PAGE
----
IDEAS home Printed from
   My bibliography  Save this paper

Multinational Taxation and International Emissions Trading


  • Fischer, Carolyn

    () (Resources for the Future)


Many studies have shown that the activities of multinational corporations are quite sensitive to differences in income tax rates across countries. In this paper, I explore the interaction between multinational taxation and abatement activities under an international emissions permit trading scheme. Four types of plans are considered: (1) a single domestic permit system with international offsets; (2) separate national permit systems without trade; (3) separate national permit systems with limited offsets; and (4) an international permit trading system. For each plan, I model the incentives for the multinational firm to choose abatement activities at home and abroad and to transfer emissions credits between parent and subsidiary. Limits on trading across countries restrict efficiency gains from abatement, as is well known. But I show furthermore that if available offset opportunities are limited to actual abatement activities, those activities are more susceptible to distortions from incentives to shift taxable income. Transfer pricing rules can limit but not always eliminate these distortions. In a system of unlimited international trading, abatement is efficiently allocated across countries, but tax shifting can still be achieved through intra-firm transfer pricing. From the basis of efficiency for both environmental and tax policies, the best design is an international permit trading system with transparent, enforceable transfer pricing rules.

Suggested Citation

  • Fischer, Carolyn, 2001. "Multinational Taxation and International Emissions Trading," Discussion Papers dp-01-18, Resources For the Future.
  • Handle: RePEc:rff:dpaper:dp-01-18

    Download full text from publisher

    File URL:
    Download Restriction: no

    Other versions of this item:

    References listed on IDEAS

    1. Joosung Jun, 1995. "The Impact of International Tax Rules on the Cost of Capital," NBER Chapters,in: The Effects of Taxation on Multinational Corporations, pages 95-122 National Bureau of Economic Research, Inc.
    2. James R. Hines, Jr., 1996. "Tax Policy and the Activities of Multinational Corporations," NBER Working Papers 5589, National Bureau of Economic Research, Inc.
    3. Grubert, Harry & Mutti, John, 1991. "Taxes, Tariffs and Transfer Pricing in Multinational Corporate Decision Making," The Review of Economics and Statistics, MIT Press, vol. 73(2), pages 285-293, May.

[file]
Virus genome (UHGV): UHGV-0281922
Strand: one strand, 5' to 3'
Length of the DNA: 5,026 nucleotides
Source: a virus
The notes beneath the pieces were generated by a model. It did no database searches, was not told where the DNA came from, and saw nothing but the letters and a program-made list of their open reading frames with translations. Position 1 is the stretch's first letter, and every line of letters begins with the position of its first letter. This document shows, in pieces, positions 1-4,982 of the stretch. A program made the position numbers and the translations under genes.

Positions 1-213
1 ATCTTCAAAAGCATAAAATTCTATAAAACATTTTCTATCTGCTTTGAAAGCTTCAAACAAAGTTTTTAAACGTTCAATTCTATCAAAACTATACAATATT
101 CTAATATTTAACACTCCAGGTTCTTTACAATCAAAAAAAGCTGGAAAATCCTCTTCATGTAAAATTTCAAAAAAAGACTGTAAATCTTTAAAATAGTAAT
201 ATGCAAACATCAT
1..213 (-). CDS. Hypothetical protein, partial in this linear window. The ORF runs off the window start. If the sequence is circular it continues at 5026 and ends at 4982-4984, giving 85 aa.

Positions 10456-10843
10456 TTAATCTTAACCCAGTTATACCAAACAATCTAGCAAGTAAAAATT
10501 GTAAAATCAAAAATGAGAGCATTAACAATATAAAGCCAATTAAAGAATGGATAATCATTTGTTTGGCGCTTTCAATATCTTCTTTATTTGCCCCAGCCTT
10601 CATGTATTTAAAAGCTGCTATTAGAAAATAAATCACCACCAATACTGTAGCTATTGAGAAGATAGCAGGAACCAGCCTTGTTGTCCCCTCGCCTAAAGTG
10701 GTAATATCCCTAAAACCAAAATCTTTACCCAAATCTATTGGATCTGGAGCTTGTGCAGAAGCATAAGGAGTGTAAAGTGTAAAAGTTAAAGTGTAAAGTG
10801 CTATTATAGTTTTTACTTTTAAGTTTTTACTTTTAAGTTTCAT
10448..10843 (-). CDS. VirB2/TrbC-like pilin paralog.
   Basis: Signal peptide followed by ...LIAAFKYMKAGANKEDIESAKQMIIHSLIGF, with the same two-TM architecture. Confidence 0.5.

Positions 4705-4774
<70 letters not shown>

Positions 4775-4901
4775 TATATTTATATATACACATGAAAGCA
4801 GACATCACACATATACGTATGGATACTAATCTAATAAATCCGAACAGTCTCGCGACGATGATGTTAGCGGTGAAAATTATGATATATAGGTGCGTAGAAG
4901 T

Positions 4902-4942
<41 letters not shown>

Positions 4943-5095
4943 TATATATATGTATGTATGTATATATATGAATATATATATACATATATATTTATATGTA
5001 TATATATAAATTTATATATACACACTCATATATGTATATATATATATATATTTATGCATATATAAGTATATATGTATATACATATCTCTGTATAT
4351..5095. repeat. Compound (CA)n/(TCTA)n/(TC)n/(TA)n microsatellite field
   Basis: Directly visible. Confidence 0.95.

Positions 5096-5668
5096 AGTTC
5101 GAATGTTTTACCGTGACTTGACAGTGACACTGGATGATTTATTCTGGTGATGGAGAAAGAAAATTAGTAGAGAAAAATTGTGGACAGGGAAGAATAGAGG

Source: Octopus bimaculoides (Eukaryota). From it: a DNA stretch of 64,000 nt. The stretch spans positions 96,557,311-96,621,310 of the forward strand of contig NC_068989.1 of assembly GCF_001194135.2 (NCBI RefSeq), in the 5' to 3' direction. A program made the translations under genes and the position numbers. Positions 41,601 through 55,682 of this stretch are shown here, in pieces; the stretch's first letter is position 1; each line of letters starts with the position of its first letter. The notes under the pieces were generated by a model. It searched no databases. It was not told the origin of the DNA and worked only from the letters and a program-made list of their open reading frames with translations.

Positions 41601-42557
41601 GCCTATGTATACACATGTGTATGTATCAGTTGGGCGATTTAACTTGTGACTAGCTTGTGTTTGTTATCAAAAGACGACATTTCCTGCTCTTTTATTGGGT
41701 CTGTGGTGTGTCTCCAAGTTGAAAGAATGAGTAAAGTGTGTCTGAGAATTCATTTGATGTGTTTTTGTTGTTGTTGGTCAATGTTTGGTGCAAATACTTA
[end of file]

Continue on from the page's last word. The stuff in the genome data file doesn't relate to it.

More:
4. Sorensen, Peter Birch, 1995. "Changing Views of the Corporate Income Tax," National Tax Journal, National Tax Association, vol. 48(2), pages 279-94, June.
    5. Rosanne Altshuler, 1995. "Do Repatriation Taxes Matter? Evidence from the Tax Returns of U.S. Multinationals," NBER Chapters,in: The Effects of Taxation on Multinational Corporations, pages 253-276 National Bureau of Economic Research, Inc.
    Full references (including those not matched with items on IDEAS)


    Citations are extracted by the CitEc Project, subscribe to its RSS feed for this item.

    Cited by:

    1. D’Amato, Alessio & Valentini, Edilio & Zoli, Mariangela, 2017. "Tradable quota taxation and market power," Energy Economics, Elsevier, vol. 63(C), pages 248-252.
    2. Costantini, Valeria & D'Amato, Alessio & Martini, Chiara & Tommasino, Maria Cristina & Valentini, Edilio & Zoli, Mariangela, 2013. "Taxing international emissions trading," Energy Economics, Elsevier, vol. 40(C), pages 609-621.
    3. Victoria Alexeeva & Niels Anger, 2016. "The globalization of the carbon market: Welfare and competitiveness effects of linking emissions trading schemes," Mitigation and Adaptation Strategies for Global Change, Springer, vol. 21(6), pages 905-930, August.

    More about this item


    emission permits; transfer pricing; taxation; multinational corporations;

    JEL classification:

    • H2 - Public Economics - - Taxation, Subsidies, and Revenue
    • F2 - International Economics - - International Factor Movements and International Business
    • Q2 - Agricultural and Natural Resource Economics; Environmental and Ecological Economics - - Renewable Resources and Conservation

    NEP fields

    This paper has been announced in the following NEP Reports:


    Access and download statistics


    All material on this site has been provided by the respective publishers and authors. You can help correct errors and omissions. When requesting a correction, please mention this item's handle: RePEc:rff:dpaper:dp-01-18. See general information about how to correct material in RePEc.

    For technical questions regarding this item, or to correct its authors, title, abstract, bibliographic or download information, contact: (Webmaster). General contact details of provider: .

    If you have authored this item and are not yet registered with RePEc, we encourage you to do it here. This allows to link your profile to this item. It also allows you to accept potential citations to this item that we are uncertain about.

    If CitEc recognized a reference but did not link an item in RePEc to it, you can help with this form .

    If you know of missing items citing this one, you can help us creating those links by adding the relevant references in the same way as above, for each refering item. If you are a registered author of this item, you may also want to check the "citations" tab in your RePEc Author Service profile, as there may be some citations waiting for confirmation.

    Please note that corrections may take a couple of weeks to filter through the various RePEc services.

    IDEAS is a RePEc service hosted by the Research Division of the Federal Reserve Bank of St. Louis . RePEc uses bibliographic data supplied by the respective publishers.